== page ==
|"Ever since I saw a John Wayne movie as a boy in Ireland I have dreamed of coming to America to be a cowboy. Now I'm here running a ranch with 3,000 acres," says Vince Kelly, General Manager for The Carruth Cattle Company ranch in El Paso (AR).||"Being a cowboy is a way of life that I enjoy," says Kelly. "And one I want to help pass on to the next generation." |
Every year on Labor Day the ranch holds a Santa Gertrudis Jr Show for kids. There are premium money prizes, trophies and a barbecue. "More than anything else they will have fun making friends with other people who love raising cattle. It's just a little show before they go on to the big shows. But it gives them a chance to get their animals used to the spectator attention, and the ring."
Parents come with most of the children. There is a place for them to sleep at the ranch, and more can stay in a motel just down the road. Anyone interested can write to Kelly at Carruth Cattle Company P. O. Box 11, El Paso, AR 72045
The sprawling ranch he runs looks just like the opening shot for an old John Wayne movie set in the high country. There are towering hills, sweeping valleys, and grazing cattle. There are knee-deep, clear mountain streams. There are little lakes and tall trees. Among other creatures wild turkeys and browsing deer are frequent visitors. The fences are almost invisible so the horizon seems to go on forever. At first glance the ranch might be mistaken for one from the beginning of the century with a dozen cowboys. Yet, Kelly's rugged 4-wheel drive pickup with a load of supplement blends right in. The herd of dark red cows scarcely even notice the truck is coming.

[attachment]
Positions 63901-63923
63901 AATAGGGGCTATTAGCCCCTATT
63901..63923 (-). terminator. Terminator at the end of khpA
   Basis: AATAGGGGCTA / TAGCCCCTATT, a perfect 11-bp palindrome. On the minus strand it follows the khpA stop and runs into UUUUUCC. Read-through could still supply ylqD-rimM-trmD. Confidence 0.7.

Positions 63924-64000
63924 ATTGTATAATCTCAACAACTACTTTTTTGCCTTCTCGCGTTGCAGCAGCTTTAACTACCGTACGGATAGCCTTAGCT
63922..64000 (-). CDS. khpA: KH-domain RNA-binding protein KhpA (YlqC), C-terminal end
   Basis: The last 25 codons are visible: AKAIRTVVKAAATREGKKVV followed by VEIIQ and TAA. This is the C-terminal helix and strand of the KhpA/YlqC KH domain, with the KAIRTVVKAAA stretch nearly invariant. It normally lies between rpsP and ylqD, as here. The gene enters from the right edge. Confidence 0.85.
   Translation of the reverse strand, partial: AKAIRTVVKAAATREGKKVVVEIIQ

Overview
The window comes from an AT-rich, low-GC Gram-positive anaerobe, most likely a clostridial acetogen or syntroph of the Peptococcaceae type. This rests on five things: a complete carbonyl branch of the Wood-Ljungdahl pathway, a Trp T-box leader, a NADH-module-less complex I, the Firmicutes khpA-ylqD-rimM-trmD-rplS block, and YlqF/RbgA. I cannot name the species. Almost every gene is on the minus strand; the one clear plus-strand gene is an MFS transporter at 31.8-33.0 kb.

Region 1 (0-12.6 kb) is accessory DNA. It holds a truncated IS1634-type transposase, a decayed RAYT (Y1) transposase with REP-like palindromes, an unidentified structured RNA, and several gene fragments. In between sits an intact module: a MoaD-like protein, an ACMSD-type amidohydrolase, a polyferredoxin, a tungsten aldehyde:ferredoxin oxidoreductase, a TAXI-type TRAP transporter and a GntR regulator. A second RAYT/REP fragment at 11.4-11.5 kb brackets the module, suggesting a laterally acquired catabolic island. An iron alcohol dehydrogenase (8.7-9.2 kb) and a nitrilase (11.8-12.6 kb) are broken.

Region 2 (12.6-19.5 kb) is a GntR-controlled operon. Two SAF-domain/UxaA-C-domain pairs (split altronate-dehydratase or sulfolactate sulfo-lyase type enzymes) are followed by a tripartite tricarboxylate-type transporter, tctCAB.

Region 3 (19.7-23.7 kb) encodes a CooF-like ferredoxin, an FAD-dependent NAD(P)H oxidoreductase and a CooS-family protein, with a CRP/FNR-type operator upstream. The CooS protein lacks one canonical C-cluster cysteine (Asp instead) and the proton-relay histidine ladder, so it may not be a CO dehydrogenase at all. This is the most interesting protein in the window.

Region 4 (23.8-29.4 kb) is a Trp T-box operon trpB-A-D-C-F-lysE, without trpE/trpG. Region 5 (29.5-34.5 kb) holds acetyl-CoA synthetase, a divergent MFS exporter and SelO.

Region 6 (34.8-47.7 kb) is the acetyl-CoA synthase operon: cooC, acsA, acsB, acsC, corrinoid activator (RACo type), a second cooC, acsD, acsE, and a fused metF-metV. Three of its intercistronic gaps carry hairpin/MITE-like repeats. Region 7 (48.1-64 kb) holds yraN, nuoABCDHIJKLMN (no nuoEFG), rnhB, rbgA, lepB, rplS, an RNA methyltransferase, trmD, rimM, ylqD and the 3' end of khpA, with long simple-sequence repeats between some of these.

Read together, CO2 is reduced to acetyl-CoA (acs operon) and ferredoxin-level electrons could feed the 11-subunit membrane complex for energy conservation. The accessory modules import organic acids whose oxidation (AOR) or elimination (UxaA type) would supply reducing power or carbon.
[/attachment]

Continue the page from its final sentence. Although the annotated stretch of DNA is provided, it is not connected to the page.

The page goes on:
Blending the old and the new is what makes the ranch profitable. For instance, it might take 3 or 4 big men on horses to move a herd this size, so Kelly uses two small dogs and does it by himself. Horses would wear out quick in this rugged country so he seldom rides one, using the Ford to get around in; A pickup is a lot warmer than a horse in the winter too. If Kelly should ever get stuck he has a portable telephone to call for help on.
"You can't imagine how much a little thing like that phone helps out on a place this big. If I ever need help getting a cow out of a bog all I have to do is pick up the phone. Since it is portable I can plug it right into any tractor I get on too."